FDA Approves First Drug to Treat Smallpox

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The agency has approved Tpoxx (tecovirimat), the first drug with an indication for the treatment of smallpox, to address the impact of a potential outbreak.

On July 13, 2018, FDA approved Tpoxx (tecovirimat) for the treatment of smallpox. Tpoxx is a small-molecule antiviral treatment for human smallpox disease caused by variola virus and is the first therapy approved for this indication. The drug, available for both oral and intravenous administration, was developed by Siga Technologies, a commercial-stage pharmaceutical company focused on the health security market

Tpoxx’s effectiveness against smallpox was established by studies done with animals infected with viruses that are closely related to the smallpox virus and was based on measuring the animals’ survival at the end of the studies. FDA reports that more animals treated with Tpoxx lived compared to the animals treated with placebo. Tpoxx was approved under FDA’s animal rule, which allows efficacy findings from adequate and well-controlled animal studies to support an FDA approval when it is not feasible or ethical to conduct efficacy trials in humans.

According to the agency, though the World Health Organization declared smallpox eradicated in 1980, there have been longstanding concerns that the disease could be used as a bioweapon.

“To address the risk of bioterrorism, Congress has taken steps to enable the development and approval of countermeasures to thwart pathogens that could be employed as weapons,” said FDA Commissioner Scott Gottlieb, MD, in an agency press release. “Today’s approval provides an important milestone in these efforts. This new treatment affords us an additional option should smallpox ever be used as a bioweapon.”

FDA granted Siga’s request for a priority review voucher (PRV), which may be used to obtain an accelerated FDA review of a future Siga product or sold to a third party. This is the first PRV awarded under the Material Threat Countermeasure PRV program enacted by the 2016 21st Century Cures Act.  In addition, FDA approved a seven-year expiry for Tpoxx, according to Siga.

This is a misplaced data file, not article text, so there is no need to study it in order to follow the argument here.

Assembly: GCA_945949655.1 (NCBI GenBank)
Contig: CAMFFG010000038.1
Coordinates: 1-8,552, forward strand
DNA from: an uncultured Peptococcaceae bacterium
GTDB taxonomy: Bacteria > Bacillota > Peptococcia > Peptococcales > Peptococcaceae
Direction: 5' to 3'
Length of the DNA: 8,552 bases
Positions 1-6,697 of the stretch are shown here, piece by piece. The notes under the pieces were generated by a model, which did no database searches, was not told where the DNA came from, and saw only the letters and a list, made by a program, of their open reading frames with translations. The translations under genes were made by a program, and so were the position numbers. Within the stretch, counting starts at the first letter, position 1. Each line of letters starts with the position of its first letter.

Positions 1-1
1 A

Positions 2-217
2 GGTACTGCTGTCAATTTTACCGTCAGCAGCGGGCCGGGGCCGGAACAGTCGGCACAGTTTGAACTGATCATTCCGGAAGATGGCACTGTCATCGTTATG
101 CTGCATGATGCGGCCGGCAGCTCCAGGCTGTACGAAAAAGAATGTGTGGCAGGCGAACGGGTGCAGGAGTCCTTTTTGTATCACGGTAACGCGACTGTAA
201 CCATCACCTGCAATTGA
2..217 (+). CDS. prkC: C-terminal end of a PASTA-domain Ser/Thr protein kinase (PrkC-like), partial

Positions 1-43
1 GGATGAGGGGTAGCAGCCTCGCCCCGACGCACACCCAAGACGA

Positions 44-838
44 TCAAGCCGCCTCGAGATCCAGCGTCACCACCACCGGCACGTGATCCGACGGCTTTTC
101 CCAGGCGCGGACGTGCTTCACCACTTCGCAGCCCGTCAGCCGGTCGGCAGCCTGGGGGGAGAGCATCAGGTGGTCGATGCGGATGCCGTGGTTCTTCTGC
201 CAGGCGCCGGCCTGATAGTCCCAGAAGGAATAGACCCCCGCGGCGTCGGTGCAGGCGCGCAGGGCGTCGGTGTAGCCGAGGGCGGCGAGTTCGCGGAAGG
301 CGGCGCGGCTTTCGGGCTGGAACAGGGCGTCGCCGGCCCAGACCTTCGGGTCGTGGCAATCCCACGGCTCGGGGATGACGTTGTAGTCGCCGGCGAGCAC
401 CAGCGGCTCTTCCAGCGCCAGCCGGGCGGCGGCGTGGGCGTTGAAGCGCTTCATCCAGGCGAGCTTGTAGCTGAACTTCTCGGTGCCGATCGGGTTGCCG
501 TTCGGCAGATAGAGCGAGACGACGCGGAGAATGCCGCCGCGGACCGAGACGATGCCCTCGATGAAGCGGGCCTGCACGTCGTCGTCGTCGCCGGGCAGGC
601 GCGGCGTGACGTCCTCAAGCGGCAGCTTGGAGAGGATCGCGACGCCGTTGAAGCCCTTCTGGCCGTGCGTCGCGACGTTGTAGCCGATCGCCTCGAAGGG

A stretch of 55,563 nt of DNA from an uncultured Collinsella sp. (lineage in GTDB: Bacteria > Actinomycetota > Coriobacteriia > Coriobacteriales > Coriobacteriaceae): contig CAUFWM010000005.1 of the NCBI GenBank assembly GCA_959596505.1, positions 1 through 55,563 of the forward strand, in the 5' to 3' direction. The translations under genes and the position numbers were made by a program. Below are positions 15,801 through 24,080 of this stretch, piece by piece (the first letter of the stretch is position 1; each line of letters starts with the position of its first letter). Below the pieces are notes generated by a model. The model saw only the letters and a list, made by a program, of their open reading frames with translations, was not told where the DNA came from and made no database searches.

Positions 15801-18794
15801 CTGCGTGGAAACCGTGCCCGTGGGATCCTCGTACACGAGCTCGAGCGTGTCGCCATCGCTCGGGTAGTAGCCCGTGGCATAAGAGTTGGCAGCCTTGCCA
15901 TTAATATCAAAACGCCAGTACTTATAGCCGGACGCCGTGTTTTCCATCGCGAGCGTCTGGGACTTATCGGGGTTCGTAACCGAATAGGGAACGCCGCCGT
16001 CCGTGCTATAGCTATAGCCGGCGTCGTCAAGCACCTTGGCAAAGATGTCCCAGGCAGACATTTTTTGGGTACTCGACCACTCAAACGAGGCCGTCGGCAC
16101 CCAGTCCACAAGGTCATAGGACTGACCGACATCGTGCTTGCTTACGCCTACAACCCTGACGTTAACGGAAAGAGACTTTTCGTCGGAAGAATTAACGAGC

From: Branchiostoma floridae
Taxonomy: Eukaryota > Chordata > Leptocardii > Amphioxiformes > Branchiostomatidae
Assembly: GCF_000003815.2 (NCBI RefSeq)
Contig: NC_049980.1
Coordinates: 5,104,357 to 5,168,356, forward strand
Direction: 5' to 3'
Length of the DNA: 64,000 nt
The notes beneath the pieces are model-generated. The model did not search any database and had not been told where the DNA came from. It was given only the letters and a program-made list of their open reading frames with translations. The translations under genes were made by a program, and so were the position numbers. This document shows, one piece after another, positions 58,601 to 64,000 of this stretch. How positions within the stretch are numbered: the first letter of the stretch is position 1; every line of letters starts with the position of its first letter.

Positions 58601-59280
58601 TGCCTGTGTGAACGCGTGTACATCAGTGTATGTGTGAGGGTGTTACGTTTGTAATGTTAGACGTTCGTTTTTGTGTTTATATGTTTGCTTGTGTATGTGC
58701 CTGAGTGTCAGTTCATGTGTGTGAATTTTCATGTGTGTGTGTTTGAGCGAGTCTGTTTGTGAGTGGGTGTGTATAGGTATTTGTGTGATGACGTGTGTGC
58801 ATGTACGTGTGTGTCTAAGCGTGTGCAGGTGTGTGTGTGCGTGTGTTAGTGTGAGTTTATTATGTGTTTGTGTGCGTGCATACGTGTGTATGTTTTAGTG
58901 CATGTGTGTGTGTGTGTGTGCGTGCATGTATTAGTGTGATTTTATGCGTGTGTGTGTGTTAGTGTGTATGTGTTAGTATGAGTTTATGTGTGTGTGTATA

Under Siga’s existing contract with the Biomedical Advanced Research and Development Authority (BARDA), the company will ask BARDA to exercise an option for a $50 million payment to the company based on this extended shelf-life determination. According to Siga, the exercise of this option is at the sole discretion of BARDA.


Tpoxx will be available initially only through the United States government’s Strategic National Stockpile (SNS), the US national repository of antibiotics, vaccines, chemical antidotes, antitoxins, and other medical equipment and supplies. Siga has a $472-million procurement and development contract with BARDA, under which two million courses of oral Tpoxx have been delivered to the SNS.

With the approval, Siga reports that it is entitled to a $41-million hold-back payment under the existing contract with BARDA, provided that BARDA confirms that there is no difference between the approved product and the courses of Tpoxx that have already been delivered to the SNS.

During the May 2018 FDA advisory committee, several members of the committee also suggested that there could be benefit in exploring additional indications post-FDA approval, including prophylactic use in individuals exposed to smallpox and other orthopoxviruses, such as monkeypox, which also infects humans. Committee members cited the likely use of Tpoxx as post-exposure prophylaxis in the event of a smallpox outbreak and a 15­­­–20% mortality rate in people infected with monkeypox. Siga will examine these potential markets and the feasibility of expanding the Tpoxx label to include these indications worldwide.

Source: FDASiga Technologies